“Where they come from the process may not be clean. It may be corrupt; it may be rigged also.”
Which, Ali says, is why many Muslim American immigrants who gained their U.S. citizenship and are eligible to vote, skip the ballot on election day.
“We have to educate them that this process is a very clean process,” says Ali. “We have to educate about the calculation of votes to the youth, to the ladies, so that they can think that it is their right to exercise their vote in order for them to be recognized.”
Sarwat Husain says sometimes voting just isn’t a top priority for immigrants.
“Many of the immigrants, they are still trying to settle down, their roots, you know take care of the family, raise their children, because this is an extremely family oriented society,” which she says is why the emphasis on voting is often transferred to the next, younger generation of eligible voters, like Noman Khanani.
“Now you are starting to see more second generation Muslims get a little more involved,” says Khanani, “But a lot of them are still around my age, in their mid twenties, early thirties, so it’s still too early to tell, so I think in the next five to ten years, you are going to see more and more of them involved.”
But Khanani admits it is still sometimes a challenge to get immigrant parents to emphasize the importance of voting. “I don’t know how many people actually see this as an urgency,” he says. “A lot of immigrant parents tend to push their children towards sciences, engineering, STEM related subjects rather than politics.”
FILE - A Muslim woman holds a poster during a protest against Donald Trump in New York, Dec. 20, 2015.
A six-state poll conducted by the Council on American Islamic Relations (CAIR) in March, during the “Super Tuesday” primary election, showed that almost half (46 percent) of those polled supported Democratic candidate Hillary Clinton. About 11 percent supported Republican candidate Donald Trump. What the poll also revealed was that older Muslim Americans tended to support Hillary Clinton while younger Muslim American voters supported Vermont Senator Bernie Sanders.
Noman Khanani was one of them.
“I’m very, very new to this,” he told VOA. “The only reason I got involved with the campaign was because my views aligned very well with Bernie Sanders' views.”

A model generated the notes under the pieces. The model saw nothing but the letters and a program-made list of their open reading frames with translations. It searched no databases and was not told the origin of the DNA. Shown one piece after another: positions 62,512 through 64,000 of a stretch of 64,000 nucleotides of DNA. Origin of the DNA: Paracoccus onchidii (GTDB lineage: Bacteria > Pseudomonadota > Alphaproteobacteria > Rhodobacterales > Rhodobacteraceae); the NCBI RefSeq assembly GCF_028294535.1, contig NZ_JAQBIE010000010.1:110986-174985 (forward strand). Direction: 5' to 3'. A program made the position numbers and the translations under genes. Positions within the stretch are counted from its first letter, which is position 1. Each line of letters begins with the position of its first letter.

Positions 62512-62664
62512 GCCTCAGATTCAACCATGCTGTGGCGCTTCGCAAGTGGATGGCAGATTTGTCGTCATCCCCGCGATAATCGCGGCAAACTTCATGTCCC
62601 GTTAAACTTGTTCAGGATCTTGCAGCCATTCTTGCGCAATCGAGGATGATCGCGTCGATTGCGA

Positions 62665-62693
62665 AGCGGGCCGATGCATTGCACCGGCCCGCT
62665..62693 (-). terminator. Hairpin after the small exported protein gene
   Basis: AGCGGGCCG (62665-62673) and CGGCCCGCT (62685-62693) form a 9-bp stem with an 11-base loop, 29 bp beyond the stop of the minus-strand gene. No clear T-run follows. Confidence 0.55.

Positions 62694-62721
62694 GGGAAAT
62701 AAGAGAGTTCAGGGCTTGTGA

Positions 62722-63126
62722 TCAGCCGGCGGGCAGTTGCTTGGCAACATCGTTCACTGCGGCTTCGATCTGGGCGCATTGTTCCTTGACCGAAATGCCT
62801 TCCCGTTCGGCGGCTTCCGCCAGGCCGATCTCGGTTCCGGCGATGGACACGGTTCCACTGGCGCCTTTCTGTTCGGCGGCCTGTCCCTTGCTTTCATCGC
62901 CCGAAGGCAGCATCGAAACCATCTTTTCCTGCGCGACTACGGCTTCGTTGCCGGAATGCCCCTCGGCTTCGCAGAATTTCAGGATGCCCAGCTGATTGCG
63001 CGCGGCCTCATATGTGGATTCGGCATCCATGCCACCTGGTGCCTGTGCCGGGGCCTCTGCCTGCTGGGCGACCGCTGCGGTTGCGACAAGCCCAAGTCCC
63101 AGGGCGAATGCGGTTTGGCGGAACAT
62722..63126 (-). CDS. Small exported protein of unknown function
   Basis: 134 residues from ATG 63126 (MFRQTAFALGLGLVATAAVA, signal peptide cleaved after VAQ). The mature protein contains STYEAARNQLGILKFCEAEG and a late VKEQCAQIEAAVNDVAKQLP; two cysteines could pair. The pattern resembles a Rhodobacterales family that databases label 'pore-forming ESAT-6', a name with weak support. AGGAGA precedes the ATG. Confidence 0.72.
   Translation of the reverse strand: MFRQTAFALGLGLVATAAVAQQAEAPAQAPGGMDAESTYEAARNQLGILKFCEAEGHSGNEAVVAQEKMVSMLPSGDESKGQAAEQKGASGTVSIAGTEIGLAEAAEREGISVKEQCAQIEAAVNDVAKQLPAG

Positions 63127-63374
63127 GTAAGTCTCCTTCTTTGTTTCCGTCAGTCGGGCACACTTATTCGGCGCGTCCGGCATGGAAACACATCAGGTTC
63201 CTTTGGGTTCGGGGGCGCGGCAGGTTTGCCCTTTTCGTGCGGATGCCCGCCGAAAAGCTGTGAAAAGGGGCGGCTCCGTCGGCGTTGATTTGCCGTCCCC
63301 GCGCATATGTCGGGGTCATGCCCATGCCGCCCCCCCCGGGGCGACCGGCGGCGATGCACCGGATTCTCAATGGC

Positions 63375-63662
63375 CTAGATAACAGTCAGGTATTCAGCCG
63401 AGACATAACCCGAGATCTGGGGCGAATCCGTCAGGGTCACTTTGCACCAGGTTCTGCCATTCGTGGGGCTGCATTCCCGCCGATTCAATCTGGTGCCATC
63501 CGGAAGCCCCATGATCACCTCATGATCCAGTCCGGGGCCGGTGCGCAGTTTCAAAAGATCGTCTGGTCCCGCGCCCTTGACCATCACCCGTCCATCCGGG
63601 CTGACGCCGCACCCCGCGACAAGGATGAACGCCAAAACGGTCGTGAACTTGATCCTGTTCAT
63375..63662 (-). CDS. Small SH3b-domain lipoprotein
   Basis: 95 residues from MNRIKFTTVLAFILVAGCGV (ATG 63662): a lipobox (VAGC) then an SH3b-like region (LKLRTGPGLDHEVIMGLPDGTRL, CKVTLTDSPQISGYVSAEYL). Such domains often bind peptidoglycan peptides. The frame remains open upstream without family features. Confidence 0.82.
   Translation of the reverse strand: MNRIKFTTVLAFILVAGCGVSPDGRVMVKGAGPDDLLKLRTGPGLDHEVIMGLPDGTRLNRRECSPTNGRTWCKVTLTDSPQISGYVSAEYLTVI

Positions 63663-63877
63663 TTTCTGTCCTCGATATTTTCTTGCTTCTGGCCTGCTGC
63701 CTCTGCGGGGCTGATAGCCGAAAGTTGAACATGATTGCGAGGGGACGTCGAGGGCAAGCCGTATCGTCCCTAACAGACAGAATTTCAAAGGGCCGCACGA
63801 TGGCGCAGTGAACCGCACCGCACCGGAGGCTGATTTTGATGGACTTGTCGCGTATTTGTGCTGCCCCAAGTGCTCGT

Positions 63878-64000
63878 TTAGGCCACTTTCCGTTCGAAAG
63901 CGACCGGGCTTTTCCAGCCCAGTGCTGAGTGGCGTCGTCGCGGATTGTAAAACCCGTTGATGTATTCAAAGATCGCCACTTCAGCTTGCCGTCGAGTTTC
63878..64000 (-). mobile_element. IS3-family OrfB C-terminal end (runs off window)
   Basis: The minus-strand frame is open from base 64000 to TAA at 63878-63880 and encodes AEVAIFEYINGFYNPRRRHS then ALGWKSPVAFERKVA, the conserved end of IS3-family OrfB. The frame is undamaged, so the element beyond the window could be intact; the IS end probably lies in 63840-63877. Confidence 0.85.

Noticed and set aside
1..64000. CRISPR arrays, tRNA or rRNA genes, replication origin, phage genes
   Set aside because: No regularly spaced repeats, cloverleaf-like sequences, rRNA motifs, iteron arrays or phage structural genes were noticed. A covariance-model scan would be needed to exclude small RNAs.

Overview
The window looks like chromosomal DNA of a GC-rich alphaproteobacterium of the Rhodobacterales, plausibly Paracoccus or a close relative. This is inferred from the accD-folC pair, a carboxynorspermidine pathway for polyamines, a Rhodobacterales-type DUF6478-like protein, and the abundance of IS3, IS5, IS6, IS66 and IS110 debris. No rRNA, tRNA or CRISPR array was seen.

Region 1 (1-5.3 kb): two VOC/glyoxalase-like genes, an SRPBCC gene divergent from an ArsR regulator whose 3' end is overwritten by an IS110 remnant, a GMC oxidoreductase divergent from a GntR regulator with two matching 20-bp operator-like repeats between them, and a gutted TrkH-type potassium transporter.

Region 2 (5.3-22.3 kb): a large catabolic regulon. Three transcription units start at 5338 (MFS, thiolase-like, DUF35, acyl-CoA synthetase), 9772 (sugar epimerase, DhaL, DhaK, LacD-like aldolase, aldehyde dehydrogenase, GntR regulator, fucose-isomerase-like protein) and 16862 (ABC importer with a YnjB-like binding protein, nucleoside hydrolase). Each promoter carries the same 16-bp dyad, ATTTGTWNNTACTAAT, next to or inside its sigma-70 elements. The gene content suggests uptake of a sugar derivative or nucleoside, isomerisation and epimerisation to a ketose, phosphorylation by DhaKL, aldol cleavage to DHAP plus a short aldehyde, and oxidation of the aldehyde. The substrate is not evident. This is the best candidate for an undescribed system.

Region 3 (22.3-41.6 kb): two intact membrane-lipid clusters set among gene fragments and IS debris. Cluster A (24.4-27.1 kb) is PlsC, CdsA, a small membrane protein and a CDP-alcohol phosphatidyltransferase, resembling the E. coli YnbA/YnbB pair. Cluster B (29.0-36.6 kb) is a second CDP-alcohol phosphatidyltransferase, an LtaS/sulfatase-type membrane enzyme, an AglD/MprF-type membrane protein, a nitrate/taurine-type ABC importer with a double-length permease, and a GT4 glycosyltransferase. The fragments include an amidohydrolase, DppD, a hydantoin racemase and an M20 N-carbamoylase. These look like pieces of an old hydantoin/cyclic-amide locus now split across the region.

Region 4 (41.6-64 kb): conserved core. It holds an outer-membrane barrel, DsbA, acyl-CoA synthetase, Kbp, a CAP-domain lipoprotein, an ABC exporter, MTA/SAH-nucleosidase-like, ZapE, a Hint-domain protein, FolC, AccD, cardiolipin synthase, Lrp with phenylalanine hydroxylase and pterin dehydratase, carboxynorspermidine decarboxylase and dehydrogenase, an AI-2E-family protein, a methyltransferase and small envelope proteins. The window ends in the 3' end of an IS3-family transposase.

He says he wasn’t alone among Muslim Americans. “I think a lot more Muslims were involved in this election cycle because of a candidate like Bernie Sanders who represented the views of Muslim Americans more than other candidates historically.”
How many younger Muslim American Bernie Sanders supporters will now support Hillary Clinton remains to be seen, but one thing that could help her in November is motivating older Muslim Americans, who tend to support her, to get out to the polls on election night.
A delegate addresses the AMDC Luncheon at the Pennsylvania Convention Center during the Democratic National Convention.
As Sarwat Husain looks around the packed room for the AMDC luncheon, she notes the many young faces in the crowd, many of them first time delegates like Noman Khanani, brought into the political fold by Sanders. But she’s looking beyond the November election, hoping that the next Muslim American Congressional candidate may be someone sitting in the room.
But every candidate needs support, and in a close election, every vote counts. Husain says aside from the appeal of a candidate, connecting to Muslim Americans on a religious level may also boost overall Muslim American voter participation.
“Being involved in politics is a form of worship in Islam,” she explained. “The land you live in, you must serve that land at every level in every respect.”
Several years ago, Husain’s encounter with the man on the airplane would have unsettled her. Now, thanks to time and experience, she knows how to handle it.
“The more it happens, the more courage and strength it gives us.”
And, she says, the more urgency to have Muslim Americans representing one of the fastest growing communities in the United States.